Breeding and Cancer by Theresa Garton, MD

Christopher Glaeser wrote:

(snip). In summary, there have been six responses suggesting that cancer rates have remained the same, one response that it has remained the same or increased, and one response that it has decreased. (snip). it would be most helpful if some would be willing to post their comments publicly. (snip). I believe a dialog on the subject of cancer, and cancer rates in particular, would be most helpful in better understanding this issue.

For review, the original question was:
Have boxer breeders made significant reductions in the rate of cancer through stringent breeding practices?

I would bet that the rate of cancer in boxers is probably increasing. The rate in cancer in all mammals is increasing, so I can't believe it isn't happening to boxers. HOWEVER, I also believe that the _relative_ rate of cancer in boxers is declining. I attended a lecture at ABC several years ago given by Ann Jeglum, DVM, a cancer specialist who was practising in Pennsylvania at the time. She developed a vaccine that was used for the treatment(not the prevention) of a certain type of lymphoma. She discussed rates of cancer in boxers and other breeds.

What she said was that, as I have said above, the rates in cancer are increasing across the board. But, certain breeds, Golden Retrievers were one of them, the rate is increasing astronomically, noticeably and predictably within a certain few families. She even said that certain breeders were aware of this, and breeding their animals extremely young, so that they would have puppies from them after they died of cancer at a year of age!!!!

She said that the rate of increase in boxers was less than the dog population at large, and that their standings in numbers of cancers diagnosed was decreasing. In fact, she asked what we were doing right to make this happen. Unforutanately, none of us knew what we were doing. Moreover, she said that boxers tended to do better, even if they were diagnosed with cancer, and tended to live quality lives longer than other breeds with similar cancer staging at initial diagnosis.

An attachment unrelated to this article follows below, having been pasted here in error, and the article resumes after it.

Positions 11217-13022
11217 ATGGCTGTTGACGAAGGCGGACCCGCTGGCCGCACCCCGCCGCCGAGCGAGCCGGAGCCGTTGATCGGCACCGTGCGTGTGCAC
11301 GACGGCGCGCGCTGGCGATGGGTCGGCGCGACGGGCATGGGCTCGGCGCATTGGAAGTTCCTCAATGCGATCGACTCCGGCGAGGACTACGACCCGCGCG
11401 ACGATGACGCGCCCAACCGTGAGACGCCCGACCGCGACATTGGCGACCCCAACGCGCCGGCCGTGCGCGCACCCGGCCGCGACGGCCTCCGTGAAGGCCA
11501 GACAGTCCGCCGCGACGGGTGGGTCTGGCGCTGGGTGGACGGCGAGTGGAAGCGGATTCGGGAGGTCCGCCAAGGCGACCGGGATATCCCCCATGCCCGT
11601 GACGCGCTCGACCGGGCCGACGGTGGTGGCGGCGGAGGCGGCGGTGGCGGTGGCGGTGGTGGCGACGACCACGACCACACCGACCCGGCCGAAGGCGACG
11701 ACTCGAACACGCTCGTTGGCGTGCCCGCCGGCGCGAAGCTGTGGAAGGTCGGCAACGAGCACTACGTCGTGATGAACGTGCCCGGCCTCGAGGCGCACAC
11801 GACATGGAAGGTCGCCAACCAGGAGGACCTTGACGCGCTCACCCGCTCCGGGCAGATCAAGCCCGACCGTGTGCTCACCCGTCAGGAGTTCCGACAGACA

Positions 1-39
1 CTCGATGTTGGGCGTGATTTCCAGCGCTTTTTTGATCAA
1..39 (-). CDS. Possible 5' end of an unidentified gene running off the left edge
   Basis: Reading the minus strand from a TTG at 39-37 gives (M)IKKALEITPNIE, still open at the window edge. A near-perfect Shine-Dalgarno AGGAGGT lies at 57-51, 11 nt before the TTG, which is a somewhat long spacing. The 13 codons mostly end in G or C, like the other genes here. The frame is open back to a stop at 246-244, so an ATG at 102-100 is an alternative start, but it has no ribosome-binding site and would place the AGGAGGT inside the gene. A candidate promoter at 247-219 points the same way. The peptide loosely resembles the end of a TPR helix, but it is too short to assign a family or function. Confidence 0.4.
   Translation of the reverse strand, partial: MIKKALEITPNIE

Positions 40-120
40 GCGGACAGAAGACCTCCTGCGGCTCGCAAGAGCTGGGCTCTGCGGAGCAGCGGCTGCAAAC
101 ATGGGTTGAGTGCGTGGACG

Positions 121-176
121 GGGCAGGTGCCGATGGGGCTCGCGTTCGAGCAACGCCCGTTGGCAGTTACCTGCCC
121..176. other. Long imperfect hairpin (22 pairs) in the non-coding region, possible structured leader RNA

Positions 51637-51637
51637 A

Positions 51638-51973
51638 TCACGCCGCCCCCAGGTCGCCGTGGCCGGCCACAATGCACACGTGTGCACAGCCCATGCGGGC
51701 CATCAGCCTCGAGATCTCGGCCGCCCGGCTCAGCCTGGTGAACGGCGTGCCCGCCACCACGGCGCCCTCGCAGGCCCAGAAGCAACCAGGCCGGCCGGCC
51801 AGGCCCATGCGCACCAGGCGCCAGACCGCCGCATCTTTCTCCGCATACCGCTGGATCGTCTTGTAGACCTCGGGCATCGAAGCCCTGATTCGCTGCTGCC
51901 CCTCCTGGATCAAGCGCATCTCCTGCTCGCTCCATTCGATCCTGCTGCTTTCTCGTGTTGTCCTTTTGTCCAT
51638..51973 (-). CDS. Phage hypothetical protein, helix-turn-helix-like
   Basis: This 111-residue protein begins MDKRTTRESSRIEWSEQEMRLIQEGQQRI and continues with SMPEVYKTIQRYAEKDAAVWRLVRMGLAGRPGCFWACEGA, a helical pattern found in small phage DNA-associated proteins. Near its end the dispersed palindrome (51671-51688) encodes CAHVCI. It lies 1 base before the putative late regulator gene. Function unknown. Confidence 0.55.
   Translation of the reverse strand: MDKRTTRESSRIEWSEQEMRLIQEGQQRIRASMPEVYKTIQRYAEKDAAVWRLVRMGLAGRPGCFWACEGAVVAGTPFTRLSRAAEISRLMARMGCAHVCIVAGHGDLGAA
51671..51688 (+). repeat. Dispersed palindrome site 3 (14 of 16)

I have not seen any statistical data to back up her statements, but the above paragraph mirrors my experience, and that of my vet, who sees a _lot_ of boxers.

So, in summary, while the actual numbers of cancers in boxers is probably increasing-probably as a result in environmental factors, but it seems to be increasing slower than other animals exposed to the same risk. And, boxers are tough to keep down, they do better, and live longer even if they _do_ get cancer, at least across a large population.

I was dismayed to see, despite information like the above, that on a flyer I saw at my vet's office advertising a new prescription diet for dogs with cancer, the cover was decorated with a drawing of a plain, natural eared boxer. Old perceptions die hard. My vet's sister has a boxer, took him to a different vet(they live in different cities) for a bump on his leg. The other vet diagnosed cancer just by looking at the knot-and noting his breed- and wanted to amputate! Fortunately, the sister said no, took the boxer to my vet, who diagnosed a puncture wound that just hadn't healed yet. The lump was gone in a couple of weeks. There are too many vets who think "boxer=cancer". Hopefully education can change this.

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